A couple of (cool) people have pointed out that TVTropes has the “Five Man Band” page, and how it predated Chris Sims’s breakdown of the core five elements to a Superhero team. Different folks pointed it out for different reasons, but a recurring theme was, essentially, “hey, Chris Sims didn’t come up with this.”
Well… obviously he didn’t come up with the concept of the 5-team. However… I honestly think Sims’s interpretation is superior to the TVTropes page.
Let’s look at the five:
Look, I’m not knocking the TVTropes entry. It’s an accurate entry, describing a recurring trope in several media. But it’s not a blueprint for what a successful superhero team comic needs. Superteams need a balance that gives each character a reason to be in the comic, without making them too cardboard or, worse, indistinguishable. There needs to be something that makes the team work while also building intra-team conflict. The Five-Man Band doesn’t try to do any of that.
In other words, it’s the difference between a formula, and a well thought out cast.
Five Man Bands still exist and still work. Heck, I just saw a well composed one launch on Power Rangers: Megaforce. (The Yu-Gi-Oh rangers! Collect all the power cards!) But part of the reason they work is because they’re traveling well worn paths. There are no surprises to be had, there. And all too often, the stories they tell are simplistic.
Not always, by any means. But all too often.
Chris Sims may have been inspired by the Five Man Band, but what he laid out in his article was more subtle, less stereotype. That makes the conversation very different, and for my money a lot more interesting.
One more post, before I sink back into torpor, because this crossed my radar and it’s fascinating, and I quoted it last post:
“Assuming that we’re not just going to go with a bunch of characters that I like — which would really just be Batwoman, Batgirl, Huntress, Oracle and… oh, you know, what’s her name, that blonde kid who was Robin for a hot minute — I think there’s a pretty easy formula you can use to slap together a team of super-heroes. You really just need to fill five roles: the Leader, the Brain, the Muscle, the Heart and the Wild Card.”
— Chris Sims breaks down superteams, Super Sentai and everything in between in one short paragraph. (via websnark)
Having reblogged that (it’s from his “who would I pick for an all female Justice League or Avengers” article), I find myself pondering JL lineups, if we ignore market or brand management concerns.
And yes, the Justice League is generally more than five members. I’m going to ignore that for the moment — we can always assume there are other folks floating around in the background. What we’re looking for are the essential elements of the team. Anyone else will lose screen time. Anyone who isn’t one of these five is officially “and the Rest.” Which, as anyone who watched the black and white season of Gilligan’s Island can tell you, are those members you figure aren’t significant enough to get credited in the opening credits.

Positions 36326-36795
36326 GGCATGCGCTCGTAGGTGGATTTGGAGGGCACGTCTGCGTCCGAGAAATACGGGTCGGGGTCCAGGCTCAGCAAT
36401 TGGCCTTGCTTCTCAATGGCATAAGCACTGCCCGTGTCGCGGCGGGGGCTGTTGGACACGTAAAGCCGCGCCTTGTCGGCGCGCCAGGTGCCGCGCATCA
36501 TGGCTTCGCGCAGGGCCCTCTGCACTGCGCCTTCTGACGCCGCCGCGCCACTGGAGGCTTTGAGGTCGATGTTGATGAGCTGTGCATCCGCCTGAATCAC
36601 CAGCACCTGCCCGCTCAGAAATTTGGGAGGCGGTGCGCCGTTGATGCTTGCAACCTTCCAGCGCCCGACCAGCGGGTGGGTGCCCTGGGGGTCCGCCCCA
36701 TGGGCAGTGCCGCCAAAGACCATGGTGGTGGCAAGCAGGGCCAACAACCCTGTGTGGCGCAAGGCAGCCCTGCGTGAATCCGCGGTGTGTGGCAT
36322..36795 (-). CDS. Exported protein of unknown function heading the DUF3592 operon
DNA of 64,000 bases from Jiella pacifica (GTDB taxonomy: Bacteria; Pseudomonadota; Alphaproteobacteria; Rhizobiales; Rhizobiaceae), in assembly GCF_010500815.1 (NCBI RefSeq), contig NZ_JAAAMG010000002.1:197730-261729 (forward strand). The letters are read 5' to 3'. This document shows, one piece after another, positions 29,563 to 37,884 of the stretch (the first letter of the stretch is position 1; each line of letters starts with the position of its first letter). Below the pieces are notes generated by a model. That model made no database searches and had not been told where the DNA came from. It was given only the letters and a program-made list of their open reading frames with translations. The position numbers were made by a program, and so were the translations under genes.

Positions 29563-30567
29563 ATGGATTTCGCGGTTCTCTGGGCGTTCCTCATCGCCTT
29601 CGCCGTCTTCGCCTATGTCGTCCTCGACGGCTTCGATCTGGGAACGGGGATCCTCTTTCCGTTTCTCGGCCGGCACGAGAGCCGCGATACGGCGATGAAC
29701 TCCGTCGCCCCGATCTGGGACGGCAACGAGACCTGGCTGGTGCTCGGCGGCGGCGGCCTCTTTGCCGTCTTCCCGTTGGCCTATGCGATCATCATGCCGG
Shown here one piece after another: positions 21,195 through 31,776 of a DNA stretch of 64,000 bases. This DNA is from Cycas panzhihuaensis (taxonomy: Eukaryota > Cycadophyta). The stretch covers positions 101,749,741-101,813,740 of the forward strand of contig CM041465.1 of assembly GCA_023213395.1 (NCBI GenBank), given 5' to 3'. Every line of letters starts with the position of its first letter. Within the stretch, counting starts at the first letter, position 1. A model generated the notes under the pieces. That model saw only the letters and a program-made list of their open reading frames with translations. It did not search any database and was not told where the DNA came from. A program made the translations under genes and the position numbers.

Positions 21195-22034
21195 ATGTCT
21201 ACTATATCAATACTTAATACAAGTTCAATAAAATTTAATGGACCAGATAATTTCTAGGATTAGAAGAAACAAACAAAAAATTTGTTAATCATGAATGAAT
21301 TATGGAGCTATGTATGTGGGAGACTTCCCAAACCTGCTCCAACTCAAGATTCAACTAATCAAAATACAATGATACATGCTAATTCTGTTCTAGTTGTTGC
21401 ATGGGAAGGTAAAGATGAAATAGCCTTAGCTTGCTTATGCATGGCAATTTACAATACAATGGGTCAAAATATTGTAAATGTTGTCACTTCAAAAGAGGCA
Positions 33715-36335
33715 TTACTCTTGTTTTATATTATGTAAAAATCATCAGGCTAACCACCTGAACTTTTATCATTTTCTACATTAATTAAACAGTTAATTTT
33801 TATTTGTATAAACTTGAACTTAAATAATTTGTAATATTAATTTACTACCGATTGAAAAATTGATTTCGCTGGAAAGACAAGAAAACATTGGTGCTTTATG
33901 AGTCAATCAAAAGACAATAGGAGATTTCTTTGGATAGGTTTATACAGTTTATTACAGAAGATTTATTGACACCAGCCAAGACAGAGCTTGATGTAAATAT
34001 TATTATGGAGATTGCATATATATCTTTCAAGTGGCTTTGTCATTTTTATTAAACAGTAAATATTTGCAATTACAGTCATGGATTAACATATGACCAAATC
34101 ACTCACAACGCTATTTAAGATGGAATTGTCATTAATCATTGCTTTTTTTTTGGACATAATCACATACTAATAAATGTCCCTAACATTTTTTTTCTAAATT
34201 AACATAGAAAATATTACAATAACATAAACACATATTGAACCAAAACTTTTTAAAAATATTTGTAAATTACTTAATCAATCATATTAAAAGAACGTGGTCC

Another reason I want to skip the ‘and the rest’ part of the Justice League for now? All too often, ‘the rest’ includes ‘the chick we need to put in because we have to,’ or ‘the black guy.’ As far as I’m concerned, if I fail the diversity test in these main five, then I’ve failed the diversity test, period.
(Oh, to forestall something in the comments — as I’ve said before… yes, there’s a diversity test. There’s always a diversity test. Any time you don’t have as close to 50% women and appropriate breakdowns of people of color on your superhero team, you’ve failed the diversity test. It doesn’t matter if it doesn’t matter to you. It matters. And as I’ve said before — the compositions of these teams are editorial decisions, period. No one loses a job because they’re not put on a fictional superhero team. End of minirant.)
Here’s a few, in order of team role, after the read-more:
I am, by nature, a roleplayer.
This perhaps isn’t a shock given the existence of this blog in the first place. I play roleplayings. Occasionally, I write for roleplaying games. I’ve got two roleplaying games fleshed out and ready for a creation that may never happen. When given Doctors’ diagnoses, I mentally argue why I deserve a saving throw.
This, naturally, extends to the online arena. I’ve spent an inordinate amount of time playing MMOs. While I’d tried Everquest back in the day, it wasn’t until City of Heroes — now so painfully gone — that the form sunk its hooks into me. Since then, CoH, along with Champions Online, Star Trek Online and Star Wars: The Old Republic have all grabbed my cerebral cortex and refused to let go. Among others, of course, but that’s not important right now.
However, there has often been a question… are these really roleplaying games? Do they truly constitute the assumption of a role, the playing within the context of that role, and the resolution of that role’s activity. Given the lack of a proper gamemaster responding to your actions, is there really a role being played, or is there just a well constructed avatar? And doesn’t everyone more or less just admit this isn’t any kind of RPG? They used to be called MMORPGs — Massively Multiplayer Online Role Playing Games. Now… they’re MMOs. It’s still ‘massively multiplayer,’ with thousands or tens of thousands or hundreds of thousands or millions of players, but the ‘role playing game’ is left off.